Creating a desktop shortcut for batch rendering

You can use scriptXSI.bat in %XSI_HOME%\Application\bin to create a desktop shortcut for batch rendering. When you drag and drop a scene file on that batch file, that starts a batch render.

To create a desktop shortcut, right-click scriptXSI.bat and click Send To > Desktop (create shortcut).

If you want to drag and drop multiple scenes:

  1. Copy scriptXSI.bat to your desktop.
  2. Edit the batch file and change it to this:
    @echo off
    call "C:\Program Files\Autodesk\Softimage 2011 Subscription Advantage Pack\Application\bin\setenv.bat"
    if "%1"=="" goto end
    set SCN=%1
    "C:\Program Files\Autodesk\Softimage 2011 Subscription Advantage Pack\Application\bin\XSIBatch.exe" -render %SCN%
    goto next

Importing SOFTIMAGE|3D HRC and DSC files

We still get the occasional support request about importing SOFTIMAGE|3D scenes (.dsc) and models (.hrc) into Softimage 2011.

The SOFTIMAGE|3D importer was removed in the Softimage 2011 release. From the What’s New section of the documentation:

SI3D Loader Is Gone

The SOFTIMAGE|3D importer, also known as the SI3D Loader, has been removed from Softimage. The workaround is to import your SOFTIMAGE|3D scene or model into Softimage as dotXSI (*.xsi).

As suggested in the documentation, you could use export dotXSI 3.0 from SOFTIMAGE|3D and then import that into Softimage 2011.

Or you could use 32-bit Softimage 2010, which includes the Import > SI|3D Scene/Model command. If you’re on Subscription, your Softimage 2011 license will run Softimage 2010, and you can download Softimage 2010 from the Subscription Center.

If you have a lot of hrc/dsc files to import, you can write a script to automate the process.
Here’s a relatively crude example (JScript):

var fso = new ActiveXObject( "Scripting.FileSystemObject" );

var sSourceDir = "C:\\Softimage\\SOFT3D_4.0\\3D\\rsrc\\";
var sTargetDir = "C:\\Documents and Settings\\blairs\\Local Settings\\Temp\\HRC\\Scenes\\";

var srcFolder = fso.GetFolder( sSourceDir );

var files = new Enumerator( srcFolder.files );
// Loop through files  

var re = /\.hrc$/;
for(; !files.atEnd(); files.moveNext() )
	var sName = files.item().Name;
	if ( sName.match(re) )
		NewScene(null, null);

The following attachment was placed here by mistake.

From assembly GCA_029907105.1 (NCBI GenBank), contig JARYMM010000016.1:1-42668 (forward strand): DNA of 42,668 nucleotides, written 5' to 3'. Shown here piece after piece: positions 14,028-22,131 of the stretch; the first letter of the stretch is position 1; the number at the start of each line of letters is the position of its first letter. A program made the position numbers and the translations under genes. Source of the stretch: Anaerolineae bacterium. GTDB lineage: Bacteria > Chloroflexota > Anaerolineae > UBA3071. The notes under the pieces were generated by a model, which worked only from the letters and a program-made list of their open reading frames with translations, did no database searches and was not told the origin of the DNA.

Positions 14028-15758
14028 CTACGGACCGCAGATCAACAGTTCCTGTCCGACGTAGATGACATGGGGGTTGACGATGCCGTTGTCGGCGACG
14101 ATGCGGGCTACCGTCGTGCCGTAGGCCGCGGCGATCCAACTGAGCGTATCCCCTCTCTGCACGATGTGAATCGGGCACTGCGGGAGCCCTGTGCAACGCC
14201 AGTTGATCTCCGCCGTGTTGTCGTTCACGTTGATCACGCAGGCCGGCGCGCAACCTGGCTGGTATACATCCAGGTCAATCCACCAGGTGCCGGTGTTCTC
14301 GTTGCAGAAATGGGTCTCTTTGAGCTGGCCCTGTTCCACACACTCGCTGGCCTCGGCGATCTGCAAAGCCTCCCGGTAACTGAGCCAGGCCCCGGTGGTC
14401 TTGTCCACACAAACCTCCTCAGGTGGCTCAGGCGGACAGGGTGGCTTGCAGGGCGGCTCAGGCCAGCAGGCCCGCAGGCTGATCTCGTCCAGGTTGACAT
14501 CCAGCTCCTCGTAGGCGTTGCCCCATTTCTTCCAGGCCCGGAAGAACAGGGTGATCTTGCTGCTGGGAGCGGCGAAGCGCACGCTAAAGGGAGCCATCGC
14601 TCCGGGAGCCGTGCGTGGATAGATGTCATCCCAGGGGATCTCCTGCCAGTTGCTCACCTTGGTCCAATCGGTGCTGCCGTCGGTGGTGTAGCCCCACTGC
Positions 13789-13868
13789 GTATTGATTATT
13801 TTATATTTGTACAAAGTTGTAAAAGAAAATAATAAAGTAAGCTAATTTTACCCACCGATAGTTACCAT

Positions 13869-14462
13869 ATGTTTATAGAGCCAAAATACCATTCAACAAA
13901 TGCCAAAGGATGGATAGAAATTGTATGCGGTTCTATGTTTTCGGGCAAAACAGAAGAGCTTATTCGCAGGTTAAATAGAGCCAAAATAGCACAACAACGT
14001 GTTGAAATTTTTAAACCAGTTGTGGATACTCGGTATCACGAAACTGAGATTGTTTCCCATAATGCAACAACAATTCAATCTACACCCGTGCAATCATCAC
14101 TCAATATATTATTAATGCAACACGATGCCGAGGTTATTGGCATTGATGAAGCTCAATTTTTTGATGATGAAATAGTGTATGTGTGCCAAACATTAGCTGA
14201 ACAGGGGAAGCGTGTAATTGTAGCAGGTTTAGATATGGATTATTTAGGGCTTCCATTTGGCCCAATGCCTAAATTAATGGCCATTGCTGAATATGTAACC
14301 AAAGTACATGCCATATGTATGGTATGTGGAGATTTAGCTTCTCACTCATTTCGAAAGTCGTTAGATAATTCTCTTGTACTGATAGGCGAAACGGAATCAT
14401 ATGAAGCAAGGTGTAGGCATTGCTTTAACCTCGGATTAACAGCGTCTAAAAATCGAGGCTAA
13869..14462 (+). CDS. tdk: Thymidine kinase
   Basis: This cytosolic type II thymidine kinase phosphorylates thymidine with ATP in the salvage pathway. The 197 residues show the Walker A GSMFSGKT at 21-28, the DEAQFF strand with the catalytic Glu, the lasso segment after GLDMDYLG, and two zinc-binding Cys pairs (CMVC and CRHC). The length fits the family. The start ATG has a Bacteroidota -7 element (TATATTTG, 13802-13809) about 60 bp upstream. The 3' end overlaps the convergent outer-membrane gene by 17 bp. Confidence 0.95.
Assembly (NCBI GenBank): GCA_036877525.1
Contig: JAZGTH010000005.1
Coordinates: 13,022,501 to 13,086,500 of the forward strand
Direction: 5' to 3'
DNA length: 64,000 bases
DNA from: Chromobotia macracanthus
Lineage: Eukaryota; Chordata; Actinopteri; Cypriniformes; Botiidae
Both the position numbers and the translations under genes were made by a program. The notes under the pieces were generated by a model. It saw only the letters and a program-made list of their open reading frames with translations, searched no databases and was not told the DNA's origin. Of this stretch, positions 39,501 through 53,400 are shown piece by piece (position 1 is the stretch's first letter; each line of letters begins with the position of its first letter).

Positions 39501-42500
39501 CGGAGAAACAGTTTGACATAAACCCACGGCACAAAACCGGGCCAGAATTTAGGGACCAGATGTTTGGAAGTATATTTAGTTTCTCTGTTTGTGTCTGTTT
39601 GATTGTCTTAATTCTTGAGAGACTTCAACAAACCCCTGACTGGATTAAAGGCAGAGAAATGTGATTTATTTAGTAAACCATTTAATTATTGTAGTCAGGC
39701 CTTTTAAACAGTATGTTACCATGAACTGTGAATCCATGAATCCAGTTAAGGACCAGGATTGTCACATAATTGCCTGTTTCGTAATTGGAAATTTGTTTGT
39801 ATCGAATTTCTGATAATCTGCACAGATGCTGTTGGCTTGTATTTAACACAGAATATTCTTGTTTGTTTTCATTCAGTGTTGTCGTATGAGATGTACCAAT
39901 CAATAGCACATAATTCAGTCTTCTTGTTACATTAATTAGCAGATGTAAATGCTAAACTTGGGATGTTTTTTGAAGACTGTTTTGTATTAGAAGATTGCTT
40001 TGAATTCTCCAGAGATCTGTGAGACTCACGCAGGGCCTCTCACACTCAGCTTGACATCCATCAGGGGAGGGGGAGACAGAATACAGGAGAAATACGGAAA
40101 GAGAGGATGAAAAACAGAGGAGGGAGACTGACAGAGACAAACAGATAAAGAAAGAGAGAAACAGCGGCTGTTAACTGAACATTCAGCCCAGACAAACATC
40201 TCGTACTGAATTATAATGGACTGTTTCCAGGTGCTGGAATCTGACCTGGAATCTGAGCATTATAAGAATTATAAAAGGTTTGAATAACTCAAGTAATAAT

//LogMessage( "Importing " + sSourceDir + sName );
		ImportFromSI3D( sSourceDir + sName, null, null);
		// Strip off the ".hrc"
		var sTmp = sName.substr(0,sName.lastIndexOf( "." ));
		//LogMessage( "Saving " + sTargetDir + sTmp + ".scn" );
		SaveSceneAs( sTargetDir + sTmp + ".scn" );

Scripting the Transform panel buttons

The state of the buttons on the Transform panel are saved in the 3D_TRANSFO_REFERENTIAL_CHANGED preference, which is a bitfield.

So, for example, to enable the Ref manipulation mode, you would do this:


This would turn on the Ref mode, and leave the COG, Prop, and Sym options untouched.

If you simply did this:


that would reset the COG and Sym options.

Turn on COG:


Turn off COG:


Another example:

// Turn off all

// Turn on Local and COG
 	GetUserPref("3D_TRANSFO_REFERENTIAL_CHANGED") | (16 | 2) );

You can use Alt+NumPad numbers to see what gets logged when the different buttons are selected.
The SDK documentation also includes a page for the Manipulation Mode Values.

Messing around with vertex colors

Using Get Nearby Points to average vertex colors

Here’s a screenshot of the ICE tree.
In the first branch, I get the vertex colors (via the NodeLocation attribute) of the nearby points, and store them in an attribute.

Then I get the saved vertex colors and do a simple Array Average on the RGB components, to give me a Color per Sample value that I can put back into the Color at Vertices (CAV) property.

Finding shaders

Before Softimage 2011, we used to use FindObjects() with a shader CLSID to find all instances of a shader. But as of Softimage 2011, all shaders have the same CLSID, so you have to use the ProgID to find all instances of a certain type of shader.

// Find all Color_correction shader nodes

var sProgID = "Softimage.sib_color_correction.1.0"

var oShaderDef = Application.GetShaderDef( sProgID ) ;
oEnum = new Enumerator( oShaderDef.ShaderInstances ) ;
for (;!oEnum.atEnd();oEnum.moveNext() )
	var oShaderInstance = oEnum.item() ;
	LogMessage( oShaderInstance.fullname );

You can find the ProgID of a shader using the SDK Explorer:

Developing with ICE

Personally, whether it is ICE or scripting or C++, I’ll focus on specific pieces of the puzzle before I put everything together.